3. Multiscale functions, scale dynamics, and applications to partial differential equations

    Science.gov (United States)

    Cresson, Jacky; Pierret, Frédéric

    2016-05-01

    Modeling phenomena from experimental data always begins with a choice of hypothesis on the observed dynamics such as determinism, randomness, and differentiability. Depending on these choices, different behaviors can be observed. The natural question associated to the modeling problem is the following: "With a finite set of data concerning a phenomenon, can we recover its underlying nature? From this problem, we introduce in this paper the definition of multi-scale functions, scale calculus, and scale dynamics based on the time scale calculus [see Bohner, M. and Peterson, A., Dynamic Equations on Time Scales: An Introduction with Applications (Springer Science & Business Media, 2001)] which is used to introduce the notion of scale equations. These definitions will be illustrated on the multi-scale Okamoto's functions. Scale equations are analysed using scale regimes and the notion of asymptotic model for a scale equation under a particular scale regime. The introduced formalism explains why a single scale equation can produce distinct continuous models even if the equation is scale invariant. Typical examples of such equations are given by the scale Euler-Lagrange equation. We illustrate our results using the scale Newton's equation which gives rise to a non-linear diffusion equation or a non-linear Schrödinger equation as asymptotic continuous models depending on the particular fractional scale regime which is considered.

  4. Approximating Smooth Step Functions Using Partial Fourier Series Sums

    Science.gov (United States)

    2012-09-01

    interp1(xt(ii), smoothstepbez( t(ii), min(t(ii)), max(t(ii)), ’y’), t(ii), ’linear’, ’ extrap ’); ii = find( abs(t - tau/2) <= epi ); iii = t(ii...interp1( xt(ii), smoothstepbez( rt, min(rt), max(rt), ’y’), t(ii), ’linear’, ’ extrap ’ ); % stepm(ii) = 1 - interp1(xt(ii), smoothstepbez( t(ii...min(t(ii)), max(t(ii)), ’y’), t(ii), ’linear’, ’ extrap ’); In this case, because x is also defined as a function of the independent parameter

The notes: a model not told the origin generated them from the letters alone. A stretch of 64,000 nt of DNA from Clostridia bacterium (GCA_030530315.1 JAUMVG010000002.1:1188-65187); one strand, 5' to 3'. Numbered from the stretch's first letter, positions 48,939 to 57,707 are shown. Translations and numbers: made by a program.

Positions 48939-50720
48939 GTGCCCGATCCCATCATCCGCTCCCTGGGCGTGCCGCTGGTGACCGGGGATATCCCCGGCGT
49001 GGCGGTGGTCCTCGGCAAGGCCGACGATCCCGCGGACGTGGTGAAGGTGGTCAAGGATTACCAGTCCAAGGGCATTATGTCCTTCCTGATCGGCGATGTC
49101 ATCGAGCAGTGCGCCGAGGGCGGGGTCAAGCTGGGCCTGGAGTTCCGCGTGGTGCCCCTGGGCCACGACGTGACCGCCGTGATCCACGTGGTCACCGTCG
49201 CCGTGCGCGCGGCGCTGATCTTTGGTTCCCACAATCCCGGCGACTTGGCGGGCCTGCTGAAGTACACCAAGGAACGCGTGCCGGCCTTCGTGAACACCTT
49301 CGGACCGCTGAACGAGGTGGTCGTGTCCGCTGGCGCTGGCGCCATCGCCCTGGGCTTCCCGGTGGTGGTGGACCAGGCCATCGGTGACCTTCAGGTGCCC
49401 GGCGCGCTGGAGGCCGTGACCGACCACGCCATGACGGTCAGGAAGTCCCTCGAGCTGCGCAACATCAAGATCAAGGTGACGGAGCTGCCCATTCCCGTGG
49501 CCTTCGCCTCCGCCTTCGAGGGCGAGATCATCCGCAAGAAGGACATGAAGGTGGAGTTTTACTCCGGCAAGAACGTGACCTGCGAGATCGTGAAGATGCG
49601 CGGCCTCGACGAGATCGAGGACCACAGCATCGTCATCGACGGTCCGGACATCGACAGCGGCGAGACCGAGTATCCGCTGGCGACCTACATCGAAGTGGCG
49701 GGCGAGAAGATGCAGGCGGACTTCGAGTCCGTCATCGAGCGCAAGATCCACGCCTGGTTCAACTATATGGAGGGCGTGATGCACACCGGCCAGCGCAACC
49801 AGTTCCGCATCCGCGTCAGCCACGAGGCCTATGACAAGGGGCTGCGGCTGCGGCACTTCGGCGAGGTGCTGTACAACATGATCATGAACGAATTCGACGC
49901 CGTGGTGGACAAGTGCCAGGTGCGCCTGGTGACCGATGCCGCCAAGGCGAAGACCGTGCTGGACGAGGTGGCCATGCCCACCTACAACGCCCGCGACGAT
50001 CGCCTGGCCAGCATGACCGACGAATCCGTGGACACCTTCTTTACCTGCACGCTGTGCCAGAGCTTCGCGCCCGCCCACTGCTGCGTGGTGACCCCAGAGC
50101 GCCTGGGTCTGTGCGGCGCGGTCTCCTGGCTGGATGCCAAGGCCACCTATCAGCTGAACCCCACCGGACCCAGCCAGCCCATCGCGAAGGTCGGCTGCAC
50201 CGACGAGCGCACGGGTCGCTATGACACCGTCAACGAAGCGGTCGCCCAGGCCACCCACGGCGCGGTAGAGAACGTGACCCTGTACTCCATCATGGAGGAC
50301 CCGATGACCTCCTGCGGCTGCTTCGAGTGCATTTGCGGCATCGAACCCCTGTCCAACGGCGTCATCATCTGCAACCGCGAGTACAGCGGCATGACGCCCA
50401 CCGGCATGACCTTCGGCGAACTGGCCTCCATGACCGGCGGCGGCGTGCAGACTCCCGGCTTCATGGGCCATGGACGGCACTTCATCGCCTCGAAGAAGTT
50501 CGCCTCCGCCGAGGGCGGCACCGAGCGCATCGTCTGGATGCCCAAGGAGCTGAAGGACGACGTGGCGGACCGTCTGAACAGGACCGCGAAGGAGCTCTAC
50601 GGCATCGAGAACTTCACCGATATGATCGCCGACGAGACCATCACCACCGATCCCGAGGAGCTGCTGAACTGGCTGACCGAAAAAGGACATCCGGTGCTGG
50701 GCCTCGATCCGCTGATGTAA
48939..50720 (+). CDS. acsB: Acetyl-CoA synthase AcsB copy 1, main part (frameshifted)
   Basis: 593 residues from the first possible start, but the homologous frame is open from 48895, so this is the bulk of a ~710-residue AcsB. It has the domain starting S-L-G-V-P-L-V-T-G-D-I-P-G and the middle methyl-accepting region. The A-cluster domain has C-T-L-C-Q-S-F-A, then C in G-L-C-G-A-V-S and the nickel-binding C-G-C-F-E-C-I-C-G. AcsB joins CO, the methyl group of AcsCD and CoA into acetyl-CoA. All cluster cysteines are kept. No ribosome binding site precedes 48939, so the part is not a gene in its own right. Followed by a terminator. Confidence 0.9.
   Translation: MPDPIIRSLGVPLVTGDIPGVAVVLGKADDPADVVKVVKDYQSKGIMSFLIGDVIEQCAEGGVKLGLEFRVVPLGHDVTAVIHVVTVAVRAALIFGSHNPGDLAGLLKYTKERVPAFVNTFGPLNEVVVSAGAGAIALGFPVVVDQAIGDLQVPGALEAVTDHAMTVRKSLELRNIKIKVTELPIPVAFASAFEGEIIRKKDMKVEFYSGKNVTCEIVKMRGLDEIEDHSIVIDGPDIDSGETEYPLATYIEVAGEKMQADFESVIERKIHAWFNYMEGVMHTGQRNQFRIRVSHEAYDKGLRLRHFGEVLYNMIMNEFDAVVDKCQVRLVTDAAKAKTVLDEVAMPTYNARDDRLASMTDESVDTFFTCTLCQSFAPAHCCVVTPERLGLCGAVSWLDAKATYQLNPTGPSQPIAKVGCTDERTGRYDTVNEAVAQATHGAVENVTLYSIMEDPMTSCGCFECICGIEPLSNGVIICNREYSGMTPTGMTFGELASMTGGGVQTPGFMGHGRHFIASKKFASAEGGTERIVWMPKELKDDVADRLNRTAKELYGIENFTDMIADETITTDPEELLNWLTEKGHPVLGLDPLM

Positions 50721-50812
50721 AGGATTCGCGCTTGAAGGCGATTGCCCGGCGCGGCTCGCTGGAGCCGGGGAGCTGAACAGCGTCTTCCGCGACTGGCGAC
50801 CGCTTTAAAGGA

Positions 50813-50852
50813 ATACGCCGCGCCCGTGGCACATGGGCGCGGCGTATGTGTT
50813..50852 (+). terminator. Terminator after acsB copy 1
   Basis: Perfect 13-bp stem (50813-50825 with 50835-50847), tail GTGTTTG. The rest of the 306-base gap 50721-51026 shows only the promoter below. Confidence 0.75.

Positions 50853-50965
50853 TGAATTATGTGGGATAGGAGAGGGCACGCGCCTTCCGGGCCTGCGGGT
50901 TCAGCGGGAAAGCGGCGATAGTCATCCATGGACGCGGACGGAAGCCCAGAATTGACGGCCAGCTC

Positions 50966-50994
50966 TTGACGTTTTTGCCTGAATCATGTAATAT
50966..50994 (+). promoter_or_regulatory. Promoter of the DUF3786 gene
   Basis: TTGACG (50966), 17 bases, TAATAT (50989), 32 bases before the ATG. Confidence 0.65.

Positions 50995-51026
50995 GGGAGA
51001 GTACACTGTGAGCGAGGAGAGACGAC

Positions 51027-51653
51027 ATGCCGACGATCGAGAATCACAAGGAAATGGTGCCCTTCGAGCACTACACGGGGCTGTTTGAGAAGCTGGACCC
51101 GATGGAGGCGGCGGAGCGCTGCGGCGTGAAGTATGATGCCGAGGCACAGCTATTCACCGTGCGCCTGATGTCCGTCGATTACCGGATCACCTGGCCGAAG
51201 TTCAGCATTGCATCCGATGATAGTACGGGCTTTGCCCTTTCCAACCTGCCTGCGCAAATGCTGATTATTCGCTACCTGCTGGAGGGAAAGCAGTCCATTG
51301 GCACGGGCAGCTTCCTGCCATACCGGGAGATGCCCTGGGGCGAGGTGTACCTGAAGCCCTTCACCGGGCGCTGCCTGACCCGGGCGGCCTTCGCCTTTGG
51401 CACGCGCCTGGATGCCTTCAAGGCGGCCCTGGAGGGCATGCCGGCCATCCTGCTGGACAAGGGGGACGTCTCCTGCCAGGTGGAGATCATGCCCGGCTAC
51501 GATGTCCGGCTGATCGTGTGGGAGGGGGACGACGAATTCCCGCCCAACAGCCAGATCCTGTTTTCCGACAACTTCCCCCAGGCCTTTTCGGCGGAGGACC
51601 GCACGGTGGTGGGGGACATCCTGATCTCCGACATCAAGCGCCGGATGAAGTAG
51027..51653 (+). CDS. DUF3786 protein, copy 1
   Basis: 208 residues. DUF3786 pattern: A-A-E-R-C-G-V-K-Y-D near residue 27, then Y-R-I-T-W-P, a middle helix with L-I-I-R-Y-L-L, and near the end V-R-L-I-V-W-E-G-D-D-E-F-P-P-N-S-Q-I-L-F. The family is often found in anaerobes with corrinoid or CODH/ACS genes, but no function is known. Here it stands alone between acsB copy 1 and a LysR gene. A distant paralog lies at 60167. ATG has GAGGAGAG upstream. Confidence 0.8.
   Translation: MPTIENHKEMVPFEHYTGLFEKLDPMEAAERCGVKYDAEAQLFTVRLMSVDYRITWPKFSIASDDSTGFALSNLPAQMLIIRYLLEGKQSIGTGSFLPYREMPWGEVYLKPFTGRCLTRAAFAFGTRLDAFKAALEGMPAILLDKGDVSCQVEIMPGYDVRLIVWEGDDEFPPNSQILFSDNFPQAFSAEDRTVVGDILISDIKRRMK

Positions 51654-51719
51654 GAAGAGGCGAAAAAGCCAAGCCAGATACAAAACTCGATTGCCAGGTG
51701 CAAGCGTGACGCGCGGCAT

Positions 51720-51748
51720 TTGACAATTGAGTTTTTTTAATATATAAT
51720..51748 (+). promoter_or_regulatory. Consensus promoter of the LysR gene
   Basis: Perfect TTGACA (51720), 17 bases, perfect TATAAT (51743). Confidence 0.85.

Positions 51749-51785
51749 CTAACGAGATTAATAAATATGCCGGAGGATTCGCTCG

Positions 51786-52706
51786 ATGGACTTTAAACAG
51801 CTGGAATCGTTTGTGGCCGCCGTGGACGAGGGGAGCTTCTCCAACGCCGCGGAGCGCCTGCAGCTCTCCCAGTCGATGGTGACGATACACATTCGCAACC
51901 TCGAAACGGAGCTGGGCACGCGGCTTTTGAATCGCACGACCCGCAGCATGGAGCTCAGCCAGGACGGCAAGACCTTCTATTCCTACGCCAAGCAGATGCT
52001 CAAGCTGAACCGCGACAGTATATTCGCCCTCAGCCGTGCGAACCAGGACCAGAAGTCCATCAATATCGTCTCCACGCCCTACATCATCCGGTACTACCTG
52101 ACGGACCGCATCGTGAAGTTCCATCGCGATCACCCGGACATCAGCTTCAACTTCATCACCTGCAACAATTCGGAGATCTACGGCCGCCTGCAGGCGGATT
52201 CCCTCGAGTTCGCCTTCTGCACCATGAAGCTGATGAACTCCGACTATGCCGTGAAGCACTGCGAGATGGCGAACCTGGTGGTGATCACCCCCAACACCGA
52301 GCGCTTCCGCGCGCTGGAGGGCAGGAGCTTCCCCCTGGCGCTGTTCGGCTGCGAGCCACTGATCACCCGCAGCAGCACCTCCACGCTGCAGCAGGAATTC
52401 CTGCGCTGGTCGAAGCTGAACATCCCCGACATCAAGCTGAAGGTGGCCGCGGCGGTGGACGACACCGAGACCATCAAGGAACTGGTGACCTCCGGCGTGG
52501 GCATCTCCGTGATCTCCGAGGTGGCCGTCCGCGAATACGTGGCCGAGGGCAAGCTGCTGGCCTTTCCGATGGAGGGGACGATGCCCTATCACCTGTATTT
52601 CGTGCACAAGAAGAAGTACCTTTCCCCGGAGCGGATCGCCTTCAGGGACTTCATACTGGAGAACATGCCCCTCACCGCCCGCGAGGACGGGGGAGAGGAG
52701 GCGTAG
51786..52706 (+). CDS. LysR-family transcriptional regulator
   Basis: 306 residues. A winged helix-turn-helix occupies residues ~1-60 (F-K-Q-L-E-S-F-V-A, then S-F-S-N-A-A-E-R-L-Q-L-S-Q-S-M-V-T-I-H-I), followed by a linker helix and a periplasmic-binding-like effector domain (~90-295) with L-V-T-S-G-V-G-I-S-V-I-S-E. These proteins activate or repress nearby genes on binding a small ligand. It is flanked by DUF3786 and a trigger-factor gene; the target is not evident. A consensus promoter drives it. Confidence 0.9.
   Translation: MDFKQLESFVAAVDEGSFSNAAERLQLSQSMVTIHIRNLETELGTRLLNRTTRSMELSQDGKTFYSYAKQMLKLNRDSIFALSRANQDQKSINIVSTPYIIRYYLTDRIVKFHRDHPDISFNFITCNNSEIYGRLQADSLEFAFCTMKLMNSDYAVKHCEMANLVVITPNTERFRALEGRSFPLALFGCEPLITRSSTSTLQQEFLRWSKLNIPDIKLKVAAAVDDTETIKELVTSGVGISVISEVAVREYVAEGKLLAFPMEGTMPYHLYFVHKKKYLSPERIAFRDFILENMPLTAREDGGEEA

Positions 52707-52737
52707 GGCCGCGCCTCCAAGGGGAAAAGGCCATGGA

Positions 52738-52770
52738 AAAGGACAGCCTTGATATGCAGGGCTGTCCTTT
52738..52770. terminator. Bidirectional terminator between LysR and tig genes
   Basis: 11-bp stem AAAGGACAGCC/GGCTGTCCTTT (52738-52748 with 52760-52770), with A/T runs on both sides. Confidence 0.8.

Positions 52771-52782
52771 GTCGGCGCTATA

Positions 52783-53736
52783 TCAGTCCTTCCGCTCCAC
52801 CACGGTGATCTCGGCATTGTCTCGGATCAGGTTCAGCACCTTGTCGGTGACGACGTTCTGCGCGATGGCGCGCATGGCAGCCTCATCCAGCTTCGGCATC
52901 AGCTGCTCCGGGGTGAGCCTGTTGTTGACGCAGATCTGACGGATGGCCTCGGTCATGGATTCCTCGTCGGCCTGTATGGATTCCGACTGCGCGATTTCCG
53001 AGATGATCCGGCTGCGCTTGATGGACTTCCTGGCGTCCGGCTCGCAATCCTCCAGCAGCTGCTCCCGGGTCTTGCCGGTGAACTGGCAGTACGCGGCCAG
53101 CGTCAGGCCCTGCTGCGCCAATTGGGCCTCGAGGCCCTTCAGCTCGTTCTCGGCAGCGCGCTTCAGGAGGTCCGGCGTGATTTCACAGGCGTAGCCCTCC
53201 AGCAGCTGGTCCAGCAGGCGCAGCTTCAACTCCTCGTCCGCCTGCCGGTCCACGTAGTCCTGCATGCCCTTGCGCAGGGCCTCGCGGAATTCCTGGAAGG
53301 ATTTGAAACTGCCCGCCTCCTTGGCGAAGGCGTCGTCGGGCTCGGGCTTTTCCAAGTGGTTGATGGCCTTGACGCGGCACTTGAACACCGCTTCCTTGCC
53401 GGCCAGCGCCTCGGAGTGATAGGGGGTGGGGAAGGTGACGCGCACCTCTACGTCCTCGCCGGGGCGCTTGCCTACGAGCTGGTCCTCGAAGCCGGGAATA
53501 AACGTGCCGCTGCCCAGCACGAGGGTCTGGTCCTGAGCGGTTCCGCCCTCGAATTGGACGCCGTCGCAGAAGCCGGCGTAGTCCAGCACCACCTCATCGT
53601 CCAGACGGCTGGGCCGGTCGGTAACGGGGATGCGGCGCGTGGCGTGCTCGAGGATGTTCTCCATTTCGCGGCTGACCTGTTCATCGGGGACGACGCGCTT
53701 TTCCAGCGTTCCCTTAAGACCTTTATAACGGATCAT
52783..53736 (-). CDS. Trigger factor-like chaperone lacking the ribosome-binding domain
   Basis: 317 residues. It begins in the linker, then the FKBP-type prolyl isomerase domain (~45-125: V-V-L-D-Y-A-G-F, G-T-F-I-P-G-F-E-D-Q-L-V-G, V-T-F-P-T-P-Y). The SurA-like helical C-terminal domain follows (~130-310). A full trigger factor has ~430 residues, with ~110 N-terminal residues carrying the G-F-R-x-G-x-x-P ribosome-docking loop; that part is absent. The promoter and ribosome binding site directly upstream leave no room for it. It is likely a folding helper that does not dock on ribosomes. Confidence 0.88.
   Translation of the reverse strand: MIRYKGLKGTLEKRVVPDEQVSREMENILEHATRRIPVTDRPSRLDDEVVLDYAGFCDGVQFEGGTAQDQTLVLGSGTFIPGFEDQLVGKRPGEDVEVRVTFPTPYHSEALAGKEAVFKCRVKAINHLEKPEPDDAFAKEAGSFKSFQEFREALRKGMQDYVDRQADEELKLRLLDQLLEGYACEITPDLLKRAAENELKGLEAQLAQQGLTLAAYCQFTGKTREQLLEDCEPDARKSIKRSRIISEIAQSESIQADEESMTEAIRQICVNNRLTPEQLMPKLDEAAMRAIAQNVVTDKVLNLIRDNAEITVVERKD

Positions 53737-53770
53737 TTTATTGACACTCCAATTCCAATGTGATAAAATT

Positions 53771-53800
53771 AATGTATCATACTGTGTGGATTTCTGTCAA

5. Young adult's attachment style as a partial mediator between maternal functioning and young adult offsprings' functioning.

    Science.gov (United States)

    Ruiz, Sarah K; Harris, Susan J; Martinez, Pedro; Gold, Philip M; Klimes-Dougan, Bonnie

    2018-05-01

    The quality of our early attachment relationships with primary caregivers is carried forward to new developmental domains, including interpersonal contexts in adulthood. One of the factors that can disrupt early attachment is maternal depression, which may be associated with less responsive care and may impede the development of a secure attachment. Moreover, this disruption in secure attachment may act as a mechanism by which offspring of depressed mothers are more likely to experience their own psychopathology. In this study we predicted that attachment anxiety and avoidance would mediate the relationship between maternal depression diagnosis and functional impairment predicting young adult offspring's functional impairment. This study utilized longitudinal data from 98 families with clinically diagnosed depressed and well mothers, and two of their young adult children, an older and younger sibling (N = 123, Female = 75, Mage = 22.09, SD = 2.57). Mother's and young adult children's functioning was based on clinical ratings on the Global Assessment Scale. Attachment was based on the young adult's self-report on the Experiences in Close Relationships. Results indicate that maternal diagnosis and functional impairment predicted offspring's functional impairment. This relationship was partially mediated through offspring's attachment anxiety, but not attachment avoidance. The mediator and outcome variable were measured concurrently, thus causal implications are limited. Our study provides critical evidence that early experiences with depressed mothers may have influence into young adulthood in typical and atypical domains of development. This work extends our understanding of the impact of early experiences in long-term development, and may have treatment implications for intervening on both maternal and romantic relationships to improve attachment. Copyright © 2018 Elsevier B.V. All rights reserved.

  6. MDD diagnosis based on partial-brain functional connection network

    Science.gov (United States)

    Yan, Gaoliang; Hu, Hailong; Zhao, Xiang; Zhang, Lin; Qu, Zehui; Li, Yantao

    2018-04-01